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Article Roundup: Effective Vehicle E/E System Verification, Taming Debug, Software Defined Networking & Power Saving for Embedded Systems

By Expert Insights
  1. Achieving Effective Verification and Validation of Vehicle E/E Systems
  2. Achieving Effective Verification and Validation Of Vehicle E/E Systems – Part 2
  3. Can Debug Be Tamed?
  4. Verifying Software Defined Networking
  5. Power Saving Modes for Embedded Systems

Achieving Effective Verification and Validation of Vehicle E/E Systems
Embedded Computing Design

Cars are more electronic than ever, driving a swift escalation in the software and hardware complexity of the electrical and electronic systems inside a vehicle. At the same time, the automotive industry is adopting increasingly stringent safety and reliability standards to prepare for higher levels of automation in vehicles. In this climate, effective verification and validation of vehicle systems is becoming a primary concern of automakers.

Achieving Effective Verification and Validation Of Vehicle E/E Systems – Part 2
Embedded Computing Design

To contend with growing complexity, verification and validation tools have advanced to support ‘X’-in-the-loop verification. This creates a digital twin of the system that can execute software and connect with environment models and tests. This digital twin, however, needs to have scalable fidelity to accommodate a series of abstraction levels, from system-in-the-loop down to hardware-in-the-loop.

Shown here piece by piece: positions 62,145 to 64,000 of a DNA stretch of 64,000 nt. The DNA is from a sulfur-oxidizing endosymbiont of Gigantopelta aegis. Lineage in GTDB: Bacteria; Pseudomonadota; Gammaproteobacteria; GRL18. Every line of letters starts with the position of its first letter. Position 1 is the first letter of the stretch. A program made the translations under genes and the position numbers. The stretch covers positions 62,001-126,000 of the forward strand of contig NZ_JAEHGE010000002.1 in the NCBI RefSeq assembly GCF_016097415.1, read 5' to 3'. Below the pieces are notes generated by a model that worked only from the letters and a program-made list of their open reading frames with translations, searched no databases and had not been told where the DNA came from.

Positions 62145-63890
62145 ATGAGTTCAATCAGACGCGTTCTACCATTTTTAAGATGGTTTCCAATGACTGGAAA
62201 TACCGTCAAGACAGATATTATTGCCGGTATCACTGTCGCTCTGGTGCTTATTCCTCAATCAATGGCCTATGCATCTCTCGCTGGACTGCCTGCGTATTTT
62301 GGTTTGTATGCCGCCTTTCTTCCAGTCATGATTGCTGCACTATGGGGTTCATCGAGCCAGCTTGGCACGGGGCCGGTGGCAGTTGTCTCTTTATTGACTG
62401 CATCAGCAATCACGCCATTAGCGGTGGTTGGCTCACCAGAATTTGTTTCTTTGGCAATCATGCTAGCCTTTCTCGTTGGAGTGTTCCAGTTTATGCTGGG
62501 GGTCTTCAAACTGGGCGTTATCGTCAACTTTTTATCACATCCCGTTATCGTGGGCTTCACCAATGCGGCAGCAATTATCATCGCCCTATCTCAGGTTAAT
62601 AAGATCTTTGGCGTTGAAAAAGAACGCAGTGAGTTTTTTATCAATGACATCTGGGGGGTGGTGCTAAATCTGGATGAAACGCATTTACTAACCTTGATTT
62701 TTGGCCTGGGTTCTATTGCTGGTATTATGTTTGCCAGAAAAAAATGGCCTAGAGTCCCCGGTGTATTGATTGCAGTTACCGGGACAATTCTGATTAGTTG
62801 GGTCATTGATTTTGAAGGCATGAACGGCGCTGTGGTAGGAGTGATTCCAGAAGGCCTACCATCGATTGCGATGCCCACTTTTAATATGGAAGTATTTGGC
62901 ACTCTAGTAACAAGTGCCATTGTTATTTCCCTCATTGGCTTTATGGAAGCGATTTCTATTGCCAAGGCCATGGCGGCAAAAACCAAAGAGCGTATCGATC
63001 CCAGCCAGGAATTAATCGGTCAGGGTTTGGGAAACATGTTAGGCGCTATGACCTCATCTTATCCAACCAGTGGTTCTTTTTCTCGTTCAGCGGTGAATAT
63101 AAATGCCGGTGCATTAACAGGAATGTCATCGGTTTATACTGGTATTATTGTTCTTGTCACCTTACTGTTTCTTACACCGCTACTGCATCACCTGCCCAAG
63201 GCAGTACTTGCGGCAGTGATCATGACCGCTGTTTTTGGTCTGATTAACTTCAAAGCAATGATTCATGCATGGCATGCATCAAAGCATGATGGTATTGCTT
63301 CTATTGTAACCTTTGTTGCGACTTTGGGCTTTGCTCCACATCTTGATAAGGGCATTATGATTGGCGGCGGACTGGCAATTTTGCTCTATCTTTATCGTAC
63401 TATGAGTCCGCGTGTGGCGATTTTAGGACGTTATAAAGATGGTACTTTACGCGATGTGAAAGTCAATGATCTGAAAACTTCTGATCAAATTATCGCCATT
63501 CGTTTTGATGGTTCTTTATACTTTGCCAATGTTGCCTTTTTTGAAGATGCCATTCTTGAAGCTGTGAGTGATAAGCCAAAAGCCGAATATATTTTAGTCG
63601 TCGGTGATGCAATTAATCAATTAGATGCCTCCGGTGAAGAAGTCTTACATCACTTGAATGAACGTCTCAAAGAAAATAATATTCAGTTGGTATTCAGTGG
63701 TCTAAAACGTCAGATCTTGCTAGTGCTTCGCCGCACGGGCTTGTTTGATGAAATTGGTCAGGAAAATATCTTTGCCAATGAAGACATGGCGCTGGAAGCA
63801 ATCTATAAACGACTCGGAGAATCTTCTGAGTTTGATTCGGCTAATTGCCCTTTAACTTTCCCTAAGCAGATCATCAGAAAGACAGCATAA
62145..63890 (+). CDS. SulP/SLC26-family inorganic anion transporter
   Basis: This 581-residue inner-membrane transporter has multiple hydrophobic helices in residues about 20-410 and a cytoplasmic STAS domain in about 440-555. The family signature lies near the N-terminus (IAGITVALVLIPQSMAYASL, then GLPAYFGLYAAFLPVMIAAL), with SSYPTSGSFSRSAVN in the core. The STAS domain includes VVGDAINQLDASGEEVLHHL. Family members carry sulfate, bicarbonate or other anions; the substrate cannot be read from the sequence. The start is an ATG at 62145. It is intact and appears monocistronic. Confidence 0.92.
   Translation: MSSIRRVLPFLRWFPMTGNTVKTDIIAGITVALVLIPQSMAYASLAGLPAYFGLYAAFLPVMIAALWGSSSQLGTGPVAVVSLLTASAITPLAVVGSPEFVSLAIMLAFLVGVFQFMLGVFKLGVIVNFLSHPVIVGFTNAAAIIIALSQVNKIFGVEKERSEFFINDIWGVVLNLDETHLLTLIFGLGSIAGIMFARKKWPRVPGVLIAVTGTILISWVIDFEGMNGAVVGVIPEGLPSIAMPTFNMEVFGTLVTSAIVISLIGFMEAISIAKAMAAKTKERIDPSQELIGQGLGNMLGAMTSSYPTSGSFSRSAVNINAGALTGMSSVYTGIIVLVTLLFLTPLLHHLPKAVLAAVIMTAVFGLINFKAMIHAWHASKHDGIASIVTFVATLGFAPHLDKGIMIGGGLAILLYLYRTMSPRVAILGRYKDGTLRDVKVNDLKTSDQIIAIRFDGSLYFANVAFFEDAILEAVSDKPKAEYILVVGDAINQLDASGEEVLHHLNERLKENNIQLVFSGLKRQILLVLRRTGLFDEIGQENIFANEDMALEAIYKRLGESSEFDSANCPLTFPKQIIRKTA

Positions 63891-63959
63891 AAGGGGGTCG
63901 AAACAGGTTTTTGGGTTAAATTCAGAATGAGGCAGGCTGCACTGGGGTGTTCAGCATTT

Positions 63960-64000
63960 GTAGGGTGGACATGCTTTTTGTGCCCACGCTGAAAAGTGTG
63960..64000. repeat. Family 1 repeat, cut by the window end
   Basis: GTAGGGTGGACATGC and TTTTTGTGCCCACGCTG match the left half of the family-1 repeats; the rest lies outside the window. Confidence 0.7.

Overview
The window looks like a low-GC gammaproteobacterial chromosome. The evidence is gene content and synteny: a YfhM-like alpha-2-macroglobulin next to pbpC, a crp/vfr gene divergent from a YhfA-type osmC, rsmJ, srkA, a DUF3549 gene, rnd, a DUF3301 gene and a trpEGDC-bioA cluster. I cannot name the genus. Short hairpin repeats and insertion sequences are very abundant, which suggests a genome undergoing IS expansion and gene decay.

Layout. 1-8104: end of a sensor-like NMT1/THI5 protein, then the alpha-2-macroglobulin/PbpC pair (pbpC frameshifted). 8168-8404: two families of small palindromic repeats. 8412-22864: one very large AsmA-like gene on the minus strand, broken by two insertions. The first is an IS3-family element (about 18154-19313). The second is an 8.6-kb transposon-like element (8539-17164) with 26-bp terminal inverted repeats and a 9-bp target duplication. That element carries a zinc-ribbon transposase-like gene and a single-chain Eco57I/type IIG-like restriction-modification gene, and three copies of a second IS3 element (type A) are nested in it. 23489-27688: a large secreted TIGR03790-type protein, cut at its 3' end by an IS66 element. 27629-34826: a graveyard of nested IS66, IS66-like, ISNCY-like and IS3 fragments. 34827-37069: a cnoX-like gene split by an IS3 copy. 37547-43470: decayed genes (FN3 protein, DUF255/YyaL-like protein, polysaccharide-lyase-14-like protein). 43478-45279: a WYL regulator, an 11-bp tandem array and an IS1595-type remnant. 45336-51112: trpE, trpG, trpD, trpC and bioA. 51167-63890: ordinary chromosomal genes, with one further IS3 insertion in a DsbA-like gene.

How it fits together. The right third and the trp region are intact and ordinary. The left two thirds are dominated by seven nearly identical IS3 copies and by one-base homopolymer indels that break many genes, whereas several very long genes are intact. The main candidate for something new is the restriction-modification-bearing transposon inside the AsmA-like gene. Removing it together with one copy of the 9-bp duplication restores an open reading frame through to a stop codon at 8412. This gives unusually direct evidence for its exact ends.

Can Debug Be Tamed?

IC and ASIC verification engineers spend more time performing debug than any other task in the chip verification process. Debug’s domination over engineers’ time is growing as complexity and reliability demands increase. This article examines new solutions that aim to use machine learning and artificial intelligence to regain control of debug.

Verifying Software Defined Networking

Software defined networking (SDN) provides a greater degree of flexibility, even after shipping a product, compared to fixed logic approaches. SDN’s advantages are due to a set of configurable match action devices that can be updated and configured on the fly. Daniel Payne examines SDN, with a focus on associated verification challenges.

Power Saving Modes for Embedded Systems
Embedded Computing Design

Power management is a growing concern among embedded developers trying to extend battery life for mobile devices and manage heat dissipation. Embedded software can implement three fundamental power saving procedures: dynamic voltage and frequency scaling, disable peripheral circuitry not in use, or employing the CPU’s low power modes. While CPU low power modes may seem like an obvious choice, their effectiveness can depend on the application. Colin Walls explains in this article.

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This article first appeared on the Siemens Digital Industries Software blog at